I’ve been sort of waiting until I understood this thoroughly, and I was going to write a very detailed blog post about it, and although I do understand it a lot better now than I did, I’m still not at the point where I would write an authoritative blog post about it confidently because there are too many things that I don’t understand.
However, I’m aware that there are people out there right now who are trying to write dplyr code that takes strings as variable inputs, passed in from a Shiny interface, and I know how difficult it is to Google, because I Googled it myself. So I’m going to at least show you what to do, and talk a bit about it, and then maybe I’ll come back to it when I’ve understood it better myself.
So you quite often have a combo box in Shiny applications that returns a variable name, and you want to ask dplyr to filter/ select/ whatever on that name. So you have the variable name in the form of a string, and you want to pass it into dplyr. The old way, which still works, but is now deprecated, uses the filter_ function which evaluates a whole string as if it were dplyr code. So, for example, you might do this:
library(tidyverse) input = data.frame("variable" = "cty") mpg %>% filter_(paste(input$variable, " > 18")) input = data.frame("variable" = "hwy") mpg %>% filter_(paste(input$variable, " > 18"))
I’ve given the dataframe the name “input” to make it look like a Shiny application. So imagine your user clicks on “cty” in your app, which makes input$variable equal to “cty”. Now you just paste that together with a filter condition (“> 18”) and pass the whole thing to filter_(). Now your user perhaps sets the variable to “hwy”, and the calculation can be done with the new value.
So what’s the new way? Well, as I mentioned I don’t understand it deeply, so read the following at your own risk, but essentially what you’re doing is described in this blog post about dplyr programming. You need to quote the variable names which sort of makes them variable-y (told you I didn’t really understand) and then you need to unquote them. Normally you would be doing this:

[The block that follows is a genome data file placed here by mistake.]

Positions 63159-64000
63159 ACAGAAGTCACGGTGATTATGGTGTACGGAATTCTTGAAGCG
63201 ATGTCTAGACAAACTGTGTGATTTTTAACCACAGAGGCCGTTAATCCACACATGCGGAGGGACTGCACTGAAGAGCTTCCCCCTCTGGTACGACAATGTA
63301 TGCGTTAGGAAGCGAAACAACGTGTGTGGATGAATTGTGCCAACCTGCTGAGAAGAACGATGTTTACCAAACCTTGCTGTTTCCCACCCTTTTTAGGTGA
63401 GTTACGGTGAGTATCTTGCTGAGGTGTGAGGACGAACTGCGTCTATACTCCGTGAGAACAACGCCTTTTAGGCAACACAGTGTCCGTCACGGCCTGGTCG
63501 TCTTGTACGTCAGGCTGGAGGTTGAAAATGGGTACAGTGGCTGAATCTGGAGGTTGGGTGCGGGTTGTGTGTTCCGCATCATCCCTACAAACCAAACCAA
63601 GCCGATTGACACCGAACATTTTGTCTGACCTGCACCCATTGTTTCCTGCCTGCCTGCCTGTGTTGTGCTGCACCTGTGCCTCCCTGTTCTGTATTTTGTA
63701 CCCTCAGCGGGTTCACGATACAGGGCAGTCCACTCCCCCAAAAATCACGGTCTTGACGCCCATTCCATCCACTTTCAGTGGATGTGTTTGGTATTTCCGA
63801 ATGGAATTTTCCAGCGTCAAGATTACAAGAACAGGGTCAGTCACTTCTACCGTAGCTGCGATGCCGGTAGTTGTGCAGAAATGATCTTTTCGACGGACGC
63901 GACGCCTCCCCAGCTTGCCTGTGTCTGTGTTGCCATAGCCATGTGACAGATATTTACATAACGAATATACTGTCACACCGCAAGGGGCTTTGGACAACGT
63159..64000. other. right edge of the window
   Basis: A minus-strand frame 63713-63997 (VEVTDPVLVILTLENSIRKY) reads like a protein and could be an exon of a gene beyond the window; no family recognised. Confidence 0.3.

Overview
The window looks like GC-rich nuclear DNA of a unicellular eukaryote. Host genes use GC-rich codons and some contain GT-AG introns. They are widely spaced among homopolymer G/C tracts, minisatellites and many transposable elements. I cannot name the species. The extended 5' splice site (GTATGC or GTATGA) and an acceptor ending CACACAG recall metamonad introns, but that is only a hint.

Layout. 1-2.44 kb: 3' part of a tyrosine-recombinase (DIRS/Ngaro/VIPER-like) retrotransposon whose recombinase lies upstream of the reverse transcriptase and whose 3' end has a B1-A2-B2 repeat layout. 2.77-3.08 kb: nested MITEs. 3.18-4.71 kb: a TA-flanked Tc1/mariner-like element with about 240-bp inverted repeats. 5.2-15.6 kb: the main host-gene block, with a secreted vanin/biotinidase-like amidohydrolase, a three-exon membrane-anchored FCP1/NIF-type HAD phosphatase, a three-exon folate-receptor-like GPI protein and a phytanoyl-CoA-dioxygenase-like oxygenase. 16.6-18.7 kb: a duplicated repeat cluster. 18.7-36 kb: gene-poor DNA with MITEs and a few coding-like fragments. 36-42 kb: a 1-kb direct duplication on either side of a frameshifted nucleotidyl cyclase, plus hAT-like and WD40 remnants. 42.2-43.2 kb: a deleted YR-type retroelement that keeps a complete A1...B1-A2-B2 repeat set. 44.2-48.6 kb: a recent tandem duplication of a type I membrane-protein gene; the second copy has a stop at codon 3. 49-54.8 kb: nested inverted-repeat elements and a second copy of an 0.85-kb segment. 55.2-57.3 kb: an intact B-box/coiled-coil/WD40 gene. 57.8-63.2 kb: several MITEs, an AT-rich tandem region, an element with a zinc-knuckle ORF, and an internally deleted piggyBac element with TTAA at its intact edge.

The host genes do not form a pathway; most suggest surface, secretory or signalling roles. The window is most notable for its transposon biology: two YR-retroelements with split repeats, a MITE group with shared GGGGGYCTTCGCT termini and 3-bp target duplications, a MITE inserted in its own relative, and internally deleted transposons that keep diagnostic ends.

input = quo(cty) mpg %>% filter(!!(input) > 18) input = quo(hwy) mpg %>% filter(!!(input) > 18)
So (I think!) you’re saying to R- hey, listen, R, input is cty as a variable name. Wherever you see input, pretend it’s cty but as a variable name. This is called quoting. Then you have to unquote, using !!(). So you’re saying- that thing I mentioned about input being cty quoted? Well, I want it now, unquote input (using !!()) and then use that variable name in the following.
So you’re basically doing that except! Except you’re quoting a string, not a bare variable name. To quote strings, use sym. Other than that, it’s the same. So do this:
input = sym("cty") mpg %>% filter(!!(input) > 18) input = sym("hwy") mpg %>% filter(!!(input) > 18)
So now you can pass variable names from comboboxes in Shiny applications using dplyr.
I’m sorry I don’t have the detail as nailed as I would like, I wouldn’t advice sitting any exams after reading this, but it should get you coding, at least, which is the first step. If the fog ever truly clears for me I promise I’ll come back and write more.